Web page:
Cello masterpieces: Concertos I

The cello became recognized as a solo instrument in the second half of the 17th century. During this period many cellists-especially in Italy-published cello solos. At the turn of the 18th century composers began to write cello concertos, in imitation of violin concertos.

Luigi Boccherini, the greatest cello virtuoso during the classical period, left behind at least 10 cello concertos. His concerto in B-flat major is now the most well-known of these. However, a version arranged by Friedrich Grutzmacher (a German cellist active during the second half of the 19th century) that differs considerably from the original composition (for example, the second movement is taken from a completely different piece of music) was played more often, leaving the original fascination of Boccherini obscured for some time. Fortunately there are now many more opportunities to hear the original version played. The world is now gaining an appreciation for the true charm of Boccherini's concertos, which combine song-like melodies with truly advanced technique.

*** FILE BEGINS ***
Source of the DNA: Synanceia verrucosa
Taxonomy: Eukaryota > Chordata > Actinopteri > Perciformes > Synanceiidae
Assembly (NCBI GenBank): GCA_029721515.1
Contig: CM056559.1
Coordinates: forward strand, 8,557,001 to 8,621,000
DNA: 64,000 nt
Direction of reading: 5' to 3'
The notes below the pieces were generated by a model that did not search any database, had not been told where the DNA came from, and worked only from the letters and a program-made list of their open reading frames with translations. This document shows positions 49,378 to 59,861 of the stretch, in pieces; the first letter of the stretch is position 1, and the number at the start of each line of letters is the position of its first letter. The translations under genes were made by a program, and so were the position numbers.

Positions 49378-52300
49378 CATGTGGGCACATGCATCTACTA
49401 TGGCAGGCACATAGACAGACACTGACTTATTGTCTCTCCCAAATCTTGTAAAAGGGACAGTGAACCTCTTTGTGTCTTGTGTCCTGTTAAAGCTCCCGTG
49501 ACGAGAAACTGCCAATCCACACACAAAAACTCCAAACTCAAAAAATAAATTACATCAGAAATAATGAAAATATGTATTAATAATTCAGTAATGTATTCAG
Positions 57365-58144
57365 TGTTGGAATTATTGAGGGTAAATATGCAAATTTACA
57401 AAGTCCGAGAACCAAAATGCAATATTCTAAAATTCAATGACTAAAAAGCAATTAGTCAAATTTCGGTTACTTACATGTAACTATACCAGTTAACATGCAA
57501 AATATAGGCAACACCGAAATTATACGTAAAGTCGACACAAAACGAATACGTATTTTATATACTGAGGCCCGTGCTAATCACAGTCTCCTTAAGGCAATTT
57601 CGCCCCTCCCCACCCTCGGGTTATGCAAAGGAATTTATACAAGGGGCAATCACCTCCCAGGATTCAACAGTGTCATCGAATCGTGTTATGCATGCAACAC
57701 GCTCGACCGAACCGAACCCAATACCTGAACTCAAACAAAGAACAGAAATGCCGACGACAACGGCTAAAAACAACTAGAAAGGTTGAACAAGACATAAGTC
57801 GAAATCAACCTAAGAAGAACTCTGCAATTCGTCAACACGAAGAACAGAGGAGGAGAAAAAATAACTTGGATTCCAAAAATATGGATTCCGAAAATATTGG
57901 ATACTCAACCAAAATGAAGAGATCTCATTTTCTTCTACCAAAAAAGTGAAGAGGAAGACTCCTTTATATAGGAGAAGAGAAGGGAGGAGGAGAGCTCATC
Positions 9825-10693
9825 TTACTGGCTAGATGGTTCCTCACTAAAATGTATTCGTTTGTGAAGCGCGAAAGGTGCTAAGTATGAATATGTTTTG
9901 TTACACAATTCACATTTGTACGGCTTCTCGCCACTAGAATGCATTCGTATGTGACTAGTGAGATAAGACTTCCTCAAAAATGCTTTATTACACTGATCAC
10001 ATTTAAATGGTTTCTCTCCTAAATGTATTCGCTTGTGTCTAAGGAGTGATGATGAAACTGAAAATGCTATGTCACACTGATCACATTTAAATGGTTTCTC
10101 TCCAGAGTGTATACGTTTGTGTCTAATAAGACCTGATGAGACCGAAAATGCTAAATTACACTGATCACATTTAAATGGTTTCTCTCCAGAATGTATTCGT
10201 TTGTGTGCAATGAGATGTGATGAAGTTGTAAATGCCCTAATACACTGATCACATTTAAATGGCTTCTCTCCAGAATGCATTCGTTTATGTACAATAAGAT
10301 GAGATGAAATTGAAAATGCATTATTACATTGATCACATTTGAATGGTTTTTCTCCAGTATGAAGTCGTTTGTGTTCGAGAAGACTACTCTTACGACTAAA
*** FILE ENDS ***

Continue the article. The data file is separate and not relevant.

Luigi Boccherini

Luigi Boccherini (1743-1805)

Although this concerto was written by Haydn during his mature period, up until the middle of the 20th century the world was unsure as to whether or not he had actually composed it. However, we now know without a shadow of a doubt that it was written by him. Even though the solo parts are very technically written, rather than accompanying the solo cello, the orchestra and cello seem to enter into a flamboyant dialog. It is thought that Haydn composed this concerto for his friend Anton Kraft, a famous cellist. Incidentally, Kraft played the solo cello parts during the first performance of Beethoven's "Triple Concerto in C Major, Op. 56."